In the wild, horses must be alert to predators that may attack them. This means that even domesticated horses are forced to perceive danger and can get scared easily.
Unfortunately, the so-called “startle” or “panic” response is reflexive, and horses often can’t distinguish what danger a Florida panther might pose versus a plastic bag perched on a riding ring. Some horses react to these perceived threats by rearing up, slipping, or bucking, which can create dangerous situations for owners and riders.
University of Florida researchers are working to identify the genes that influence horses’ tendency to react to these “scary” plastic bags. Identifying these genetic traits will be a first step towards someday selecting or breeding horses for our preferred temperaments. The results of this research may be a decade away.
Samantha Brooks, assistant professor of equine genetics at UF/IFAS, and her team conducted an experiment on several groups of young horses that are part of the UF/IFAS breeding program that helps understand startle responses.
Horses wear wireless heart rate monitors and are loose in a round pen. At set intervals, the canopy is quickly opened within the animals’ line of sight. The team analyzed the animals’ behavior and the change in heart rate throughout and after the initial reaction.
“We can’t read their minds,” Brooks said. “Their heart rate tells us what’s going on inside that we can’t see from reading their body language alone. It was exciting to see the stories their heart rate tells us.”
Two clear groups of horses emerged from the data. The first group was surprised by the opening of the canopy, experienced a higher heart rate, and maintained a reactive or hyper-alert state including more time spent looking and turning away from the canopy. The second group was just as startled as the first group at the opening of the parachute, but the result was different. The horses experienced a sharp spike in heart rate but calmed down quickly and went on with their day. These animals perceived the stimulus and found it startling, but they did not go through the behavioral patterns of avoidance, fear, etc. like the first group.
“Horses have adapted over thousands of years to live with people,” she said. “Some of these changes include a decrease in startle response and are really useful for better understanding the horses we work with today.”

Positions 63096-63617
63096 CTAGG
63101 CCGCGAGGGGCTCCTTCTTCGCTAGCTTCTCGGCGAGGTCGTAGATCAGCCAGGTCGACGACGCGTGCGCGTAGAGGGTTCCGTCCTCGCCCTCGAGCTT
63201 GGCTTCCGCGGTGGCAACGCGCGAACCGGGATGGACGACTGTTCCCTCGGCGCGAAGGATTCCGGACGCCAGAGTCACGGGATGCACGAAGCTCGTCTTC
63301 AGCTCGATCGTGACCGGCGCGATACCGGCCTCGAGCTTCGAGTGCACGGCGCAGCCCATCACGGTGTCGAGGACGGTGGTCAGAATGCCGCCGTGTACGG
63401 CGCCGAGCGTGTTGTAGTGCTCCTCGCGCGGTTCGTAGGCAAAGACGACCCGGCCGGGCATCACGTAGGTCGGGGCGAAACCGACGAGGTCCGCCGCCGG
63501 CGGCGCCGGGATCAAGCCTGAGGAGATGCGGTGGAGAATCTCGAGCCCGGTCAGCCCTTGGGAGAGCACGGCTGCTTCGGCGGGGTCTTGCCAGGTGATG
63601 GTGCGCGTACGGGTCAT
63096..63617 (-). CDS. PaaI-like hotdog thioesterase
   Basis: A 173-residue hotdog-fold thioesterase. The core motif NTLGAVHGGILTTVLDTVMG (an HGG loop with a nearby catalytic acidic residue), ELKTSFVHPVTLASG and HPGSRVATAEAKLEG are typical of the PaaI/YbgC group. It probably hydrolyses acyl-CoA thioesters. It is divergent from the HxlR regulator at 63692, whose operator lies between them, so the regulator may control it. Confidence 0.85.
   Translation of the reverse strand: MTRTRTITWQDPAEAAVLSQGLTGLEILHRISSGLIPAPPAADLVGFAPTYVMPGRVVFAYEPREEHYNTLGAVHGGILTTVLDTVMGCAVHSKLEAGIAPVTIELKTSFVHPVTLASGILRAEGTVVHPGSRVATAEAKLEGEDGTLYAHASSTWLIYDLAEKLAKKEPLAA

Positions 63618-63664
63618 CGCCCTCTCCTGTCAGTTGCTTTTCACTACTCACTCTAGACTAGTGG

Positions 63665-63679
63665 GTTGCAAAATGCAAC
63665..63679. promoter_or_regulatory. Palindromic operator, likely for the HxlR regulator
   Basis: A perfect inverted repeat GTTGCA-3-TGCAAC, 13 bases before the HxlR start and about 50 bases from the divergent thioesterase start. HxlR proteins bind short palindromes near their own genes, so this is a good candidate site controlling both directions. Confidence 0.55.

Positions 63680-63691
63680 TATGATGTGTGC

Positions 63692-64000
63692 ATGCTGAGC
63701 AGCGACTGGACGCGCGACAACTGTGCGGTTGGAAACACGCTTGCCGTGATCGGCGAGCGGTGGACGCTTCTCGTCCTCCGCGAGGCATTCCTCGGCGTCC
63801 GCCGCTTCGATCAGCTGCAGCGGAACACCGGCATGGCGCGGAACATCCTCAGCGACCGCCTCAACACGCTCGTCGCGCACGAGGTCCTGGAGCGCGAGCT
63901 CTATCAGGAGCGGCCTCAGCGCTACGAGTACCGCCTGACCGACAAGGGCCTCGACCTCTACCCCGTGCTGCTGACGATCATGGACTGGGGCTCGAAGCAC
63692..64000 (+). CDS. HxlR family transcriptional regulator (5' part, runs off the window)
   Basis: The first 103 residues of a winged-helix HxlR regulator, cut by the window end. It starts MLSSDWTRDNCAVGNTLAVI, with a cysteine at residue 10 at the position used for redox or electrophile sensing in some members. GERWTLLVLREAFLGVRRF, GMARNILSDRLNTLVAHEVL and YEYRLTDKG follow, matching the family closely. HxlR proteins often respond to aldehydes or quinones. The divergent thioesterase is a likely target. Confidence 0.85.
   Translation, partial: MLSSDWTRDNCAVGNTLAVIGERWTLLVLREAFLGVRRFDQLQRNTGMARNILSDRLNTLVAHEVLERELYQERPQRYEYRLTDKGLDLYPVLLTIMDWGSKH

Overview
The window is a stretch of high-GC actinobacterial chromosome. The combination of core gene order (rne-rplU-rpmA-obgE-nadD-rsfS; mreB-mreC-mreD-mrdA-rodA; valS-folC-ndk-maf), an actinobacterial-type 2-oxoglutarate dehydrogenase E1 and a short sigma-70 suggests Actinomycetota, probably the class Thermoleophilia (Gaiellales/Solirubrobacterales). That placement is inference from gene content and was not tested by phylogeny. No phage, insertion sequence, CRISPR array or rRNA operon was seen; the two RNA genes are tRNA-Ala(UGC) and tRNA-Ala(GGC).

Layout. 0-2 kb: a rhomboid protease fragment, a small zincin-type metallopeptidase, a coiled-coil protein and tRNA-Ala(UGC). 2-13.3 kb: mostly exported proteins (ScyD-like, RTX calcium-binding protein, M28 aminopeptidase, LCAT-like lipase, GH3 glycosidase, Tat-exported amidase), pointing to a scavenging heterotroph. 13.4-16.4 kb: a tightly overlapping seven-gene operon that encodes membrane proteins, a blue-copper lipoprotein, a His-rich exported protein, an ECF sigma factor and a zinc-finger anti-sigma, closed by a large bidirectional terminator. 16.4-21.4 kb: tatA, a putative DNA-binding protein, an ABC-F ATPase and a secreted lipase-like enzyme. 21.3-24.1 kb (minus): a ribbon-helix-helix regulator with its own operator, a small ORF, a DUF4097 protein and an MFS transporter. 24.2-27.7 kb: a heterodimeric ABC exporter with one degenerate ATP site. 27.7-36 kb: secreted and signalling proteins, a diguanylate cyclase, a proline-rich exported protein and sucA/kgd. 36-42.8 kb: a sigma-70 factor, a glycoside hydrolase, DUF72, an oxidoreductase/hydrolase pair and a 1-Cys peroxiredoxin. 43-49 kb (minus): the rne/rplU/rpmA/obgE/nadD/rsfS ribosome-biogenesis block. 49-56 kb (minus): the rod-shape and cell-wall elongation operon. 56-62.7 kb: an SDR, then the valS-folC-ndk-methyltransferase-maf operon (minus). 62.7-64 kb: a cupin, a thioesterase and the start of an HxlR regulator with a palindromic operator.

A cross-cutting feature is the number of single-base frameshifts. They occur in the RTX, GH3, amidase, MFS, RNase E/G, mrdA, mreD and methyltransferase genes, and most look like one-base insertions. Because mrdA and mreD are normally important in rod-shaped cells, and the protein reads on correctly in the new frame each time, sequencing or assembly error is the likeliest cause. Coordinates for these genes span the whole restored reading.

Now that two groups have emerged, the team will take this information and develop a study to discern the genetic components that shape how horses respond to fear. Blood and hair samples were taken from each horse in the study for future analysis.
Knowing how genetics influence behavior can help horses and owners find what works for them. A scary horse might not be the best choice for a 10-year-old girl. But a more fearless, high-flying horse might be best suited for a high-energy job like show jumping.
“Understanding the genetic makeup of each horse will help you understand the type of animal you need,” Brooks said. “If we learn early on what this animal’s natural tendencies are most likely to be, we can make informed decisions about training and future careers to give the horse the best chance of growing into its potential, rather than becoming a problem or danger.”
Additionally, understanding a horse’s reaction to uncomfortable situations can make the difference in how they are handled for medical procedures, transported and more.
“It’s important to know about these traits because they can affect how horses are groomed in general,” said Barclay Powell, PhD. A student working on a project. “This would be very important for the veterinary field as well. It’s not only beneficial for people who handle animals, but also for the welfare of horses.”
“It doesn’t matter if a horse is a racehorse, therapy animal, or cart-wheeler, a sudden, unplanned response is generally a problem,” Brooks said. “We’re just beginning to sort this out. It might take us 10 years or more to get a really clear understanding, but it’s worth the effort.”
Funded by the National Institute of Food and Agriculture, this project was a collaboration between scientists and students studying equine genetics, behavior, and welfare sciences.
“This research provided graduate and undergraduate students with an opportunity to see research in action and learn more about equine behavior,” said Carissa Wickens, UF/IFAS associate professor and research partner. “The participating students learned a lot about conducting field-level behavioral testing and working with young horses. They enjoyed being part of the process, which is another exciting component of this project.”